Adhesion surgery for blockages

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kiwiinoz
Posts: 1085
Joined: Thu Jan 03, 2013 11:44 pm

Adhesion surgery for blockages

Postby kiwiinoz » Mon Nov 13, 2017 1:37 am

Hi Guys

Don't you love CRC, the gift that keeps on giving.
After 4 years, 11 months and 1 day from diagnosis, and after having blockages about every 6 months, causing many more CT scans that I needed, I had the worst blockage I have had yet.
I have always been fortunate, if that is the correct word, to have the blockages out of business hours, but I had my first during working hours on Tuesday 07 Nov.
It was not a good day as it was the "Melbourne Cup Day", which is a horse race that most Australian's watch, and we always have a lunch that we put on at work. I disappeared at 11:00AM off to to the local hospital.
After 3 injections of morphine I was able to get the pain to a level where I was no longer hyperventilating.
Suffice it to say that it was a tad painful this time, much more than in the past.
After exploratory surgery I had a 2 hours operation to remove my appendix, and get rid of the adhesions.
On every scan I have ever had I have always had a comment about fecal impact and excessive fecal matter, which, to put it bluntly, is finally starting to come out.

In Australia we have both free public and paid private health insurance. They are both done by the same doctors and it is just which operating theatre in the hospital that you get put into, and which ward you recover from, that is the difference. I had no time or choice so was put into the public system. Nothing but praise for all the nursing staff, but I was in ward in a room with 4 beds. I am a 44 year old male and was in with ladies in their 70's all with different GI issues and they all snored massively!! I slept great the first night when I had the PCA. I was fine the 2nd night as whenever I got woken up by noise I took some more pain killer and went back to sleep but the last 3 nights waiting for my bowels to start again meant I was only getting 2 hours of solid sleep a night!

My only complaint was that I pay for private health insurance and couldn't use it.

I am off running :roll: for 6 weeks and no exercise for 6 weeks.

However I am looking forward to being able to not run without stomach cramps from compacted fecal matter and it should make me lighter an faster!

Kiwi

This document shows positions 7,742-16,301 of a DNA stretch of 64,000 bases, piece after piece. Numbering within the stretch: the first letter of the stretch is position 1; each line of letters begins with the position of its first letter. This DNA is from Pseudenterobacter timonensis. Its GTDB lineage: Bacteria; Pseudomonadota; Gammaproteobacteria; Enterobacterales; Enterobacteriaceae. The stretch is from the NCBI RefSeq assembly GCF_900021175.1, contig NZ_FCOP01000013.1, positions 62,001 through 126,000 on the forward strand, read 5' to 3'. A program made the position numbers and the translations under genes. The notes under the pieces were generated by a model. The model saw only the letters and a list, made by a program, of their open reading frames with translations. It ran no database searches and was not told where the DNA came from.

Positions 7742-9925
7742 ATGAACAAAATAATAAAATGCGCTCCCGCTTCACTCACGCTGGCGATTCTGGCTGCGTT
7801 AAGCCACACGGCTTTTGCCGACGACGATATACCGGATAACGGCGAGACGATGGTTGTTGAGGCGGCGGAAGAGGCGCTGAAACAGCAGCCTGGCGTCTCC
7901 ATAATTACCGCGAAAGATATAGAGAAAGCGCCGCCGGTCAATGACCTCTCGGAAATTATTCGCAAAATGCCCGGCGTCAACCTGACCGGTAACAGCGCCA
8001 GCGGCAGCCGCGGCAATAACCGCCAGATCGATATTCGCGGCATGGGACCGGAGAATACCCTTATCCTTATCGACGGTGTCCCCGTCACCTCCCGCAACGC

Stage IV Rectal Cancer (39 Year old male at dx)
pT3N0M1 (wish that was M0)
Diagnosed 05 Dec 2012
LAR 05 Jan 2013
VATS 27 Feb 2013
FOLOFX April 2013 - Sep 2013
Clear Scan 03 Dec 2013 - 27 March 2017
Port Out 26 March 2015

MissMolly
Posts: 444
Joined: Wed Jun 03, 2015 4:33 pm
Location: Portland, Ore

Re: Adhesion surgery for blockages

Postby MissMolly » Mon Nov 13, 2017 9:09 am

Kiwi:
Two peas in a pod.

I just underwent similar surgery two days ago for a small bowel obstruction due to a spider’s web of adhesions.

Like you, I had been bothered by repeated episodes. This was my 4 th small bowel obstruction in 5 months - the prior episodes resolved with placement of an NG tube and bowel rest. I am 6 years post initial abdominal surgery and 3 years post small bowel obstruction that required surgerical resolution.

My recent surgery employed thre used SepaFilm. It is a paper thin sheet-like material placed between the loops of small bowel with the intent of limiting the formation of adhesions and tethering of the small bowel. You might query your surgeon to see if SepaFilm or similar was used for you.

I often read your posts and look forward to the photographs you share when you are out for a brisk morning run. I was a former distance runner. Running was my personal oxygen. I was at my total peace on a long run - content with mind, body, and soul.

I wish you a complication free (aka boring) recovery filled with restorative naps and pleasant visits by family and friends. You have many more miles to run catching the sunrise.

Be well,
Karen
Devoted daughter to my father, diagnosed with stage 2 colon cancer Nov-2014.
Dear friend to Bella Piazza, former CC member.
I have a permanent ileostomy and offer advice on living with an ostomy.
I have been on Palliative Care for broad endocrine failure + Addison's disease + osteonecrosis of both hips/jaw + immunosuppression and recurrent infection x 4 years. I transitioned to Hospice Sept-2016, but it was not yet my time. I am back on Palliative Care and live a simple life due to frail health.

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susie0915
Posts: 552
Joined: Wed Aug 02, 2017 8:17 am
Facebook Username: Susan DeGrazia Hostetter
Location: Michigan

Re: Adhesion surgery for blockages

Postby susie0915 » Mon Nov 13, 2017 12:16 pm

I feel for you guys. I had a bowel blockage 4 weeks after my resection in 2015. It was painful. After placement of ng tube, no food, and walking for over a week my surgeon went in and removed adhesions. He also reversed my ileostomy at that time since he was going in and would save me surgery down the road. Made chemo tougher but made it through. A couple days after surgery and reversal I got c-diff. That was fun with practically no rectum. I was in the hospital 3 1/2 weeks. Luckily I had my own room, it would've been awful with a roommate for me and anyone else. I'm glad you're recovering and hopefully you will not have anymore blockages for a long time or forever. It was the worst time of my treatment and getting another is my biggest fear.
58 yr old mother of 3 Dx @ 55
5/15 DX T3N0MO/ 2A
6/15 5 wks of chemo/rad
7/15 sigmoidoscopy/scar tissue left
8/15 Pet scan NED
9/15 LAR
0/24 nodes
10/15 Bowel blockage. 3 1/2 weeks in hospital,early ileo rev, c-diff inf :(
12/15 6 rds of xelox
5/16 Clear CT lung scarring/inflammation
9/16 clear colonoscopy
4/17 CT 4mm lung nod onc thinks scar tissue
monitored for autoimmune disorder/interstitial lung disease
7/17 no change lung nodule
10/17 Clear CT
11/17 CEA<.5

stu
Posts: 613
Joined: Sat Aug 17, 2013 5:46 pm

Re: Adhesion surgery for blockages

Postby stu » Mon Nov 13, 2017 12:39 pm

Hi ,
So pleased your through that . It sounded very painful . I think my mum has been opened up so much that she has a few adhesions too . Thankfully they seem to resolve .